to be remembered that push the country back into recession. >> it is not leaving a strong economy, it is transforming the economy into a your -- european socialist. connell: thank you, monica. >> thank you. connell: we do have real numbers on the economy to talk about. today, we learned consumer spending is down for the month of october. not to worry says stuart hoffman. he joins us from pittsburgh. >> it is a deal when consumer spending falls. we should put it in context. in july, august and september contributors had a pretty good rebound. as you said, some of the hurricane sandy koufax did affect this number we will find out on monday whether the sales came back when they announced november numbers. if you average this out, we saw, even in our company, a decline in sales of our merchant services. we have seen more of a return to normal and i was encouraged, but i guess it is now black thursday to cyber monday sales look pretty good. connell: everyone says, all right, well, what if we do not get there in terms of this washington self that monica was just talking about and we do
. stuart: you agree with me, if this plan, anything like it from the president, were imposed on the economy at this time it would lead to recession. >> i think that the president is fully aware as are democrats and anybody realistic. stuart: you make that judgment. >> i am not a fan, by the way, never have been, i thought the fiscal cliff thing was ridiculous in the beginning. no, no, but prefacing my answer to you. stuart: higher taxes of this magnitude on an economy that's already weak with 8% unemployment, you do that and now it's not-- >> no, no, no, i do not believe that raising the marginal tax rates to the clinton rates for the wealthiest among us-- >> i knew you were going to say that, you're comparing a totally different economy. what we have now is 8% unemployment. very sluggish growth and a trillion dollar deficit every year. you propose to raise taxes in that environment and you're not going to get growth. >> don't you understand you need to off set-- if you're serious about debt reduction, i think you are, don't you understand you need revenue and spending cuts. stuart: and how
the economic brake and let this economy continue to build. it seems a little disorienting and ale disconcerting to hear that there may be some people in this congress who put their pledge to a special interest ahead of their pledge of allegiance to this country. and while we are beginning to see some cracks in that cement block that is the special interest group that has gotten these republican members to sign these no-tax pledges, there are not that many. you hear a high ranking republican in the house talking about telling his colleagues to join with president obama to move forward in preserving the tax rates for the middle-class. as the chairman just said, for everyone, including warren buffett, ross perot -- they would get tax relief for the first $250,000 of their income as well. you hear some republicans calling this pledge handcuffs that keep them from moving forward. we would hope in the short periodically have before december 31, we would not let a pledge to a special interest supersede the pledge of allegiance to make to our country. finally, once again, the american people are way ah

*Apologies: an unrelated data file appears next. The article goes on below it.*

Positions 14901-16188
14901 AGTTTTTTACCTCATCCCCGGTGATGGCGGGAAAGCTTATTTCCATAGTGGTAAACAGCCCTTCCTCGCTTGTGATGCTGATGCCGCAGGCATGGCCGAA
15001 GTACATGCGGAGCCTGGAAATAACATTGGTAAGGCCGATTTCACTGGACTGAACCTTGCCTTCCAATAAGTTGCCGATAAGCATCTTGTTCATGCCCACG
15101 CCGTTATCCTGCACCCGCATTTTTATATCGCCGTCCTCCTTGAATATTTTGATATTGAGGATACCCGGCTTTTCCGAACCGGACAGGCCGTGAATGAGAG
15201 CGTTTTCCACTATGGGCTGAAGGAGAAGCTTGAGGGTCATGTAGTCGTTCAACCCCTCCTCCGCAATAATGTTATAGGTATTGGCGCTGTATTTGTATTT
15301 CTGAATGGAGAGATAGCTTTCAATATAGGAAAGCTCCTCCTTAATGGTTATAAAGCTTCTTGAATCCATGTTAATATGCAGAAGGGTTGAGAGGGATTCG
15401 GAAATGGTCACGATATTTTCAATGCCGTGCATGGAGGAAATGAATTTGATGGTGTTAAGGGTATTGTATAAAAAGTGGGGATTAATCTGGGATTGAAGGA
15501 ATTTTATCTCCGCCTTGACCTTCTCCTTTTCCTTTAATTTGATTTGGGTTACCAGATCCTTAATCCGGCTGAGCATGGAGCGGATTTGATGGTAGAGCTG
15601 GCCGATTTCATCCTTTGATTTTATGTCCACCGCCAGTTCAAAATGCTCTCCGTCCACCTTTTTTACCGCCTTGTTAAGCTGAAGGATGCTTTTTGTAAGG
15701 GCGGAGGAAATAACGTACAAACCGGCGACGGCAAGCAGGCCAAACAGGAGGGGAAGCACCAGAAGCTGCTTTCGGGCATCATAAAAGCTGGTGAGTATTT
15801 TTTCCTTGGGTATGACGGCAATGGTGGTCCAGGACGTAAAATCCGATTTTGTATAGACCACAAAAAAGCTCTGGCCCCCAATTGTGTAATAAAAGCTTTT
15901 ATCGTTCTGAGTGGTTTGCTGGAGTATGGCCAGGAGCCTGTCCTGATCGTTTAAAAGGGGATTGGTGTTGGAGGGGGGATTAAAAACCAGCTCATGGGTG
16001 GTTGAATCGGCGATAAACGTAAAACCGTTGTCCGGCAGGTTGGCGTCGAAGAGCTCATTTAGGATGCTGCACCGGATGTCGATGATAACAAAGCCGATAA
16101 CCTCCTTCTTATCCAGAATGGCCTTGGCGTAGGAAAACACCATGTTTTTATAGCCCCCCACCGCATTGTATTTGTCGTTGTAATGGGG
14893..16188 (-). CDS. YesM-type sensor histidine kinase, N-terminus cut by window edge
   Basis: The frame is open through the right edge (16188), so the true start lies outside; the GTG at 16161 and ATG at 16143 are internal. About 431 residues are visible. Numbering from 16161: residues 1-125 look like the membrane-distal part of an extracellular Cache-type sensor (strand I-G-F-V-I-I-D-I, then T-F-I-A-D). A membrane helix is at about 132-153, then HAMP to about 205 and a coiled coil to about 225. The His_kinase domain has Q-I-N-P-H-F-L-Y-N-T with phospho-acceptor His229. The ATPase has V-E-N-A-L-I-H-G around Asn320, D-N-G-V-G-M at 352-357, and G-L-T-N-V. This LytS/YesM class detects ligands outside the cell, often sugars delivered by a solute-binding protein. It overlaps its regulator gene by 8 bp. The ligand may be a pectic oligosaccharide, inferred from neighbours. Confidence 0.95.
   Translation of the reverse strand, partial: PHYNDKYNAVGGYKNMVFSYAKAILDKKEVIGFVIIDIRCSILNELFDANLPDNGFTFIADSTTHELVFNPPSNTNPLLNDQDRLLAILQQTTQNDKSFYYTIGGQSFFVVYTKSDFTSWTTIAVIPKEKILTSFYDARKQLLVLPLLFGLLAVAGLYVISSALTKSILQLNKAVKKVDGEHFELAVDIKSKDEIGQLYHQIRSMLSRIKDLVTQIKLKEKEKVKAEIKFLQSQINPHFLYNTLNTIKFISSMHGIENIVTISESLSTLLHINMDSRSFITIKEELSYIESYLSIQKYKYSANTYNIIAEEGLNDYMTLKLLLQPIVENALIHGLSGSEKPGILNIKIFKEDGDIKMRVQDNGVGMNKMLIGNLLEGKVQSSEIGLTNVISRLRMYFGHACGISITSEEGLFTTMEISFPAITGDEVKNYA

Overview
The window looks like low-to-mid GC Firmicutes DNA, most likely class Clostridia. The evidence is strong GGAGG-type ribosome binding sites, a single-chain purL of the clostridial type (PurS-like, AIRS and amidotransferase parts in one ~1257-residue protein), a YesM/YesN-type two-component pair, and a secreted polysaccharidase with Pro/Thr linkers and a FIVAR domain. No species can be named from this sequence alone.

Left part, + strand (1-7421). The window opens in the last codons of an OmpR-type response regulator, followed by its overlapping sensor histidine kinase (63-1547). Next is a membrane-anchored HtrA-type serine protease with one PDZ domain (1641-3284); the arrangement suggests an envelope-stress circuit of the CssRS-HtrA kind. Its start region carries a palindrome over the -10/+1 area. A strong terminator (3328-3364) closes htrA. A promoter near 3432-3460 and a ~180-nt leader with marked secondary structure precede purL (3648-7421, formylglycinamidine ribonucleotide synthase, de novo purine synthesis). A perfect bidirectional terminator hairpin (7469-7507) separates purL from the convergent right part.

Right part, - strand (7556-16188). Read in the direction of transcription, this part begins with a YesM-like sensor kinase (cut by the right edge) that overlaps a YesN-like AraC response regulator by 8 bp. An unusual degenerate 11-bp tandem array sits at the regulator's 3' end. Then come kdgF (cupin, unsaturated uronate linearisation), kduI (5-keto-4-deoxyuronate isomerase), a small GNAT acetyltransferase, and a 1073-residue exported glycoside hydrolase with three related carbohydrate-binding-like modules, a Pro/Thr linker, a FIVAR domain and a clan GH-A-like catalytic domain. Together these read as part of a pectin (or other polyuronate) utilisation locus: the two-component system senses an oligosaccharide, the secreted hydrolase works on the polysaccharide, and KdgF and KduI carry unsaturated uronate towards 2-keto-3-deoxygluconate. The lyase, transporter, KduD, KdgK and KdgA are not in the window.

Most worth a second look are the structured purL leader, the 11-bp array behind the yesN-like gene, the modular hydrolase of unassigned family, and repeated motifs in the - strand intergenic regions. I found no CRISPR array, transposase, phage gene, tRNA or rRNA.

will be blamed. remember, this is the obama era. it's going to go down as his economy. i ask people who was speaker of the house during the great depression when roosevelt was president. i'll give a hundred dollars to anyone who can name who the speaker of the house was in the critical first hundred days -- >> jim over there would know. >> henry thomas reigny. now, there's a name in the history books. point being, the speaker is an important player, this is significant, but it is obama's job to lead and define so if there's negative consequences here, particularly in the economy, it's going to be in the obama era, things didn't get fixed. who is it? the australian finance minister who says the united states is one budget deal away from being a great country. there's a lot of people in business who think we are poised to do some really good things in the global economy, the united states is, but if we can't untangle this mess, it's not going to happen. >> you know about the inner workings in the government more than any living person, every single administration of our lifetime. you've b